Many popular science/technology/economics books take a simple concept that is usually contentious and expound on it with example after example, giving very little in the way of new ideas beyond chapter four. This book, however, has chewy food for thought all the way to the end.

The author achieves this through his cross-disciplinary erudition and via the input of a wide network of renown specialists from the fields of art, economics, medicine and science. He even subjects himself to a two-hour long MRI scan to study the brain, which is what I'd call Commitment.

A truly insightful, fascinating read.
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3 of 3 people found the following review helpful By David Smith on 12 Feb. 2012
Format: Hardcover
Having heard a review/discussion on Radio 4 recently, I was intrigued enough to buy this book; I'm very glad I did! Although at times it is not easy to follow the thread, or see the links between one strand and the next, the ideas are very interesting, challenging and thought-provoking. The nature of the relationship between human (brain) and machine (computer) is one central theme; and how this plays out in the realms of music, industry, science and art makes for an entertaining, informative and, at times, chilling read. If you have noticed that laptops, notebooks and mobile phones are proliferating, you will love this insightful glimpse of the possible road ahead.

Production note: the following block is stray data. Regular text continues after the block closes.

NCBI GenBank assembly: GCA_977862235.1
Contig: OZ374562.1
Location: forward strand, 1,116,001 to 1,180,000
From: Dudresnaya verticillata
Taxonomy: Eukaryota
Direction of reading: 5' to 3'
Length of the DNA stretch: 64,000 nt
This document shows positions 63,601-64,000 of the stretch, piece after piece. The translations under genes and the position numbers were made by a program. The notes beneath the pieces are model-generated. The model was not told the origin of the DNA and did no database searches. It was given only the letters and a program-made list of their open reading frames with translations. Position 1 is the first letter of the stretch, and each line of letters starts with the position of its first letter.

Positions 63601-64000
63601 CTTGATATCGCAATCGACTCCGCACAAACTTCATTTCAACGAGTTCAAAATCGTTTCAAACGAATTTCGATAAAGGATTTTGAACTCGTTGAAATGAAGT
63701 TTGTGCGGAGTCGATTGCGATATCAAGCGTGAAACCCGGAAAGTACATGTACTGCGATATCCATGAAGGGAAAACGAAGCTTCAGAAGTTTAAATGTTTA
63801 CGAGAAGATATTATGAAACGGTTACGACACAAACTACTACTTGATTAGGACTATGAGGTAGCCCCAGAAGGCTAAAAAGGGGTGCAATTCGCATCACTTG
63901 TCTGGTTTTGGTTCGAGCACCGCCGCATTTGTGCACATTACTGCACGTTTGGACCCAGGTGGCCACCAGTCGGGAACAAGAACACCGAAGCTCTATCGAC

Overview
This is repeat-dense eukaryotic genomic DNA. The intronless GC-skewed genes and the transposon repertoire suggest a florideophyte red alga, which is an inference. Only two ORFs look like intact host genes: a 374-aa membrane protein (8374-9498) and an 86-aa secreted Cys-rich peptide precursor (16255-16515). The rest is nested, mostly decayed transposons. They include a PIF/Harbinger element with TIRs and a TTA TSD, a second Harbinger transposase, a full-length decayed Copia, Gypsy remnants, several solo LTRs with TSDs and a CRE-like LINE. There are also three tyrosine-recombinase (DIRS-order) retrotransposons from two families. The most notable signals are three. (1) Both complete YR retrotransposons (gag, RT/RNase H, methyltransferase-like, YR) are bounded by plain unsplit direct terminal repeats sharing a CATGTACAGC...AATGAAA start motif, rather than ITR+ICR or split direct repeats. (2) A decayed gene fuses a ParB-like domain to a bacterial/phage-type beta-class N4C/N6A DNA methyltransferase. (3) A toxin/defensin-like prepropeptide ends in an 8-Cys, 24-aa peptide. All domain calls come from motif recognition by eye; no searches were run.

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5 of 6 people found the following review helpful By A reader on 18 April 2012
Format: Hardcover
The human brain is the most complex entity that we know of and it remains far beyond our ability to comprehend. Appleyard opens his book by describing the recent developments in fMRI scanning technology to demonstrate just how little we know about how our minds emerge from our brains. Brain activity cannot be translated into thoughts, images, ideas or language -- and we still have no idea how this happens.